Norwegian title: Ti tusen skygger – En historie om Norge og de spedalske
I’ve finished another book and I ended up in the world of medicine this time. Let me just say, there have been some weird ideas going around within this discipline over the last 100 years….
Leprosy is one of the oldest and worst illnesses known in our history. Early in the 1800’s, it plagued Norway worse than ever before. The illness terrorised the areas of Western Norway the worst. Between Stavanger in the south and Tromsø in the north people lived in fear for this horrible disease. People who suffered from it became unrecognizable and looked like something from your worst nightmare. Between 1830 and 1870 this was the illness that caused the Norweigan public most fear. The government wanted to modernize the country and keep up with the progress in Europe, but Leprosy kept Norway in a prehistoric and primitive state.
This is a chronological written book. I don’t quite know what I expected from it, but I got a lot more medicine that I thought I bargained for. The way Godøy has written it is very informative, and you don’t need a medical background to understand it, but it helps for sure. I had to Google a few words every now and then, and Google hadn’t heard about all of them. I ended up asking a friend of mine who studies medicine about one of them and first then did I get a reply. The reason for this might be that the language used in Norway back in the 1800s were strongly influenced by Danish since we were in a union with them for 400 years. The research Godøy has used is old and thus heavily influenced by the period it was written in. I found it amusing to read this old Norwegian-Danish from time to time. Some of the words were incredibly funny, and they used soooo many words to say a short sentence! I’m glad we’re not doing that any more.
I’ve always had the impression that the public shunned people who suffered from Leprosy. This is what I’ve always been told. This book proved my beliefs wrong. Apparently, people weren’t that careful around people suffering from the disease, and this was one of the reasons that so many doctors for a long time believed that the illness was passed down in families. Many seemed to struggle with separating from the sick, which is understandable since it was people from all classes and all ages. Others were more inclined to send their sick away. How this was done and what solutions the government provided is well described in this book.
The book mainly studies the research of C. W. Boeck, Thorvald Buchholz, D. C. Danielssen, Gerhard Armauer Hansen, Jens Johan Hjort, and O. G. Høegh. They all presented different possibilities about leprosy and its regime over Western Norway. Some of the ideas seem possible, while others seem absolutely dumbfound. Of course, it is easy to say this today with all our modern technology and knowledge about medicine. Back then it took a lot more time to do research and collect data, people also seemed to be more unfriendly towards doctors and the like back in the days. I suppose this had to do partly with the fact that people living outside the main cities weren’t as educated as their urban neighbours, and also that the government tended to look down on farmers and uneducated people from the countryside. This tendency to look down on uneducated people is strongly portrayed in the book. The way Godøy has described the people living in Western Norway, through the sources he has used, is just beyond imagination for me. I can understand that people outside the cities weren’t as caught up to speed on things, but Godøy makes it sound like Western Norway were 1000 of years behind the rest of the country. I find that hard to believe, but I think that is me being coloured by my own time period.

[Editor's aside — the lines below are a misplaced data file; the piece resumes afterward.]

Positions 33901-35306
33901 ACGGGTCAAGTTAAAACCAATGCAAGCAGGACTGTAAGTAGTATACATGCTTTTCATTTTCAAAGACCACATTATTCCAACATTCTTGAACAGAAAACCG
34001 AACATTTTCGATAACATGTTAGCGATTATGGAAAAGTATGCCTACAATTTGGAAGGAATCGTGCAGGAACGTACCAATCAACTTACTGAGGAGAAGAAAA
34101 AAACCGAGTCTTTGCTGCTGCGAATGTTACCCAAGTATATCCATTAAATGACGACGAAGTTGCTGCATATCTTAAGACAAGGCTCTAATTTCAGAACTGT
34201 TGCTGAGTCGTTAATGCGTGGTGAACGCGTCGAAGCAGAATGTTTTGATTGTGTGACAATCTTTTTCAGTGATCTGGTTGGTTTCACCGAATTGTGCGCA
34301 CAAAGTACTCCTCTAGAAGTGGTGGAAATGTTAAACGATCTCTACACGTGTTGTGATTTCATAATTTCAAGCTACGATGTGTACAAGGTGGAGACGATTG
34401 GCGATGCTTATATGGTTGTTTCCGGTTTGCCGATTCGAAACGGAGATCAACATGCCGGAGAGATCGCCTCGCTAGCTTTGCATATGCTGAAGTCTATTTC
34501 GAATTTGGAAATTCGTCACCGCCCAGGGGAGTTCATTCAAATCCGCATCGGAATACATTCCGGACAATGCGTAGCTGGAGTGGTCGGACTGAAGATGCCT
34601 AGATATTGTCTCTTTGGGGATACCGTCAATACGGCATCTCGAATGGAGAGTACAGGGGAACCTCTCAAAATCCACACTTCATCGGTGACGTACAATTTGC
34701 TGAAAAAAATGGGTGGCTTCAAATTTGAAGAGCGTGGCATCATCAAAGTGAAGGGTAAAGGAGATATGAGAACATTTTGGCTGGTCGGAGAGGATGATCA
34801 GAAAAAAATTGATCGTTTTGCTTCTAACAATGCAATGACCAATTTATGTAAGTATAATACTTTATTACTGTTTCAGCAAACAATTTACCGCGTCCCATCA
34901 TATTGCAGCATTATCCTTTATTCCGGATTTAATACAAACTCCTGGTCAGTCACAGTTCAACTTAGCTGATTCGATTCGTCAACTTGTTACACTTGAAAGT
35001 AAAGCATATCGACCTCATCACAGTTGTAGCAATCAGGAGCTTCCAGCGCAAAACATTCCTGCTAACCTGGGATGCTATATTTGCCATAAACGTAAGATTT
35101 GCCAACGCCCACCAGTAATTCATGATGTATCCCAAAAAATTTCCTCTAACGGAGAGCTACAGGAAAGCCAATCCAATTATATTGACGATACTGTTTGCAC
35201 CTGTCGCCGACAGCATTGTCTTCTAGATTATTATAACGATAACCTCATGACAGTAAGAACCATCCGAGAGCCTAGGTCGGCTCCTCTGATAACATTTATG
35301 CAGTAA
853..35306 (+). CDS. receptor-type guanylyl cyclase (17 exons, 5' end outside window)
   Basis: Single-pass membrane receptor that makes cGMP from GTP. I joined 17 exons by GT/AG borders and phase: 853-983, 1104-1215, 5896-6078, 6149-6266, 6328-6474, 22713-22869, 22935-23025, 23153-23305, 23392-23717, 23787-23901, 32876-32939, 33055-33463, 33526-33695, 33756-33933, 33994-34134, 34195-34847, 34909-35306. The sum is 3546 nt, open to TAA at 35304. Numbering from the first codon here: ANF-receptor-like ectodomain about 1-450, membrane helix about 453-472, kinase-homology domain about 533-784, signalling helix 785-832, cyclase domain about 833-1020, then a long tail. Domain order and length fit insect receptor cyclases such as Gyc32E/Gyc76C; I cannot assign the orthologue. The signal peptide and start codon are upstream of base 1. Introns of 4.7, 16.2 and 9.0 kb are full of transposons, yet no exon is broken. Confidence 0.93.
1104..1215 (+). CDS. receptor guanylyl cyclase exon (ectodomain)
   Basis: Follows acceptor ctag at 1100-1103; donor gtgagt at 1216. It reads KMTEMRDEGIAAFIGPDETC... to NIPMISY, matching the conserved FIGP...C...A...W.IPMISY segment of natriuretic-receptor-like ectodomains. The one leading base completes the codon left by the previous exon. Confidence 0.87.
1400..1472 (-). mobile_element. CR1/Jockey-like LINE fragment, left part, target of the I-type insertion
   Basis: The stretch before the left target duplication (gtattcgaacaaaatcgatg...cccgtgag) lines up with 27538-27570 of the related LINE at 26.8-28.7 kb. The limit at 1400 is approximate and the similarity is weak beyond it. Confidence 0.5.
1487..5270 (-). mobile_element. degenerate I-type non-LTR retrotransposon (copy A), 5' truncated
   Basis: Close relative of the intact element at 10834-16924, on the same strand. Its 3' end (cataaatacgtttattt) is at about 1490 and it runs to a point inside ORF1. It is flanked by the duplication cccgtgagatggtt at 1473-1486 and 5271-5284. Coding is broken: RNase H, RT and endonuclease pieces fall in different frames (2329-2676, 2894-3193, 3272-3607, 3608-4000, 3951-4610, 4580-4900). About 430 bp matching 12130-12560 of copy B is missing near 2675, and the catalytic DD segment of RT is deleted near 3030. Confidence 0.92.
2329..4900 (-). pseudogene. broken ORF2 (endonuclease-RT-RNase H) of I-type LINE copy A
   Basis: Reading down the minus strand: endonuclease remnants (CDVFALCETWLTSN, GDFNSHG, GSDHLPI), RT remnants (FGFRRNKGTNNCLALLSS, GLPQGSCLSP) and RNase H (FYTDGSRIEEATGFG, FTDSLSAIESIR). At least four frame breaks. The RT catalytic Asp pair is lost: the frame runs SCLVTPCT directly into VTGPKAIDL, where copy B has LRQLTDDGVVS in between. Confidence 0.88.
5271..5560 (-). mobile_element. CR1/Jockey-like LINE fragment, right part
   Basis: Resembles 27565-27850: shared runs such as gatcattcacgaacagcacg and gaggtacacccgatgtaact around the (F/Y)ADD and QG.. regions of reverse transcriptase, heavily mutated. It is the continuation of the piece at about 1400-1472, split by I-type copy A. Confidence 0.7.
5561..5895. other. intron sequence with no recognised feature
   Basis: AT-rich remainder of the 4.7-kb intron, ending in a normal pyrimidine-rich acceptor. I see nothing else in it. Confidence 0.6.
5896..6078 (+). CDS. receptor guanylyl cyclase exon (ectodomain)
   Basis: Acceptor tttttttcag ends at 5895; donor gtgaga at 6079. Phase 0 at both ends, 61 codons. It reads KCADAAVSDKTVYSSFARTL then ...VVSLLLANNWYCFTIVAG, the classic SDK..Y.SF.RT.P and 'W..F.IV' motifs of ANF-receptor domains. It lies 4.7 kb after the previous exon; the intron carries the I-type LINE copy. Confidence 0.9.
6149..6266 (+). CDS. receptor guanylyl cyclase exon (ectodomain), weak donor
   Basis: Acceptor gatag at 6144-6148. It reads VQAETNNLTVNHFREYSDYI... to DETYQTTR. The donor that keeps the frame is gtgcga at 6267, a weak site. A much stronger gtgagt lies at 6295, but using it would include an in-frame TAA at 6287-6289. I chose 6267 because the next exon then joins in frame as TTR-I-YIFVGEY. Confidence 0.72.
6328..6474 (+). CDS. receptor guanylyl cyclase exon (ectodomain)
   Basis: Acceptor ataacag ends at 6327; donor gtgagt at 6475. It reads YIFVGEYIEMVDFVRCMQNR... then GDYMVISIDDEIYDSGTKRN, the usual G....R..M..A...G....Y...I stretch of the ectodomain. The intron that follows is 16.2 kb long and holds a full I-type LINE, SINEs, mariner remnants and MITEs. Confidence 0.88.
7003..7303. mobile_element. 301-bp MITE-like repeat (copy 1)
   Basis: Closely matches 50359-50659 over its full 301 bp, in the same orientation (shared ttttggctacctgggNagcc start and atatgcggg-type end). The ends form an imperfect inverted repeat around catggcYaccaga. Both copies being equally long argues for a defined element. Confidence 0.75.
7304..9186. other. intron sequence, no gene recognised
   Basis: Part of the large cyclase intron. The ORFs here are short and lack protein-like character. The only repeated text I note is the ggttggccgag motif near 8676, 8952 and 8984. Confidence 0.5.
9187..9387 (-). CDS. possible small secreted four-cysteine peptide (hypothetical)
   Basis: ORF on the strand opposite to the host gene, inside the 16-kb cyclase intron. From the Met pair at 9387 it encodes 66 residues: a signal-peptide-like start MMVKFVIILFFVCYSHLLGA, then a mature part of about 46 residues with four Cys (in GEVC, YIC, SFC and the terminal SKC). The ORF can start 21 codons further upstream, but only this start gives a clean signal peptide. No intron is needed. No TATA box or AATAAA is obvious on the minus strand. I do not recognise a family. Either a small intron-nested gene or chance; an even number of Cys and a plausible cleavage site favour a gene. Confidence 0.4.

I will recommend this book to people who are interested in medicine and leprosy. It didn’t quite suit my taste in literature, but it was interesting to learn some new things about leprosy! The Black Death, when leprosy invaded Norway for the first time in 1349 (?), has always interested me, and I think I hoped to learn more about that in this book. Instead, I got the more modern version which wasn’t a bad substitute. At times there are a little too much technicalities surrounding the medical and this makes the book a little heavy. Otherwise, it is well written and will most likely please an interested reader. This book has not been translated and does therefore only exist in Norwegian.
Theme: Leprosy, medicine, Norway
– The Book Reader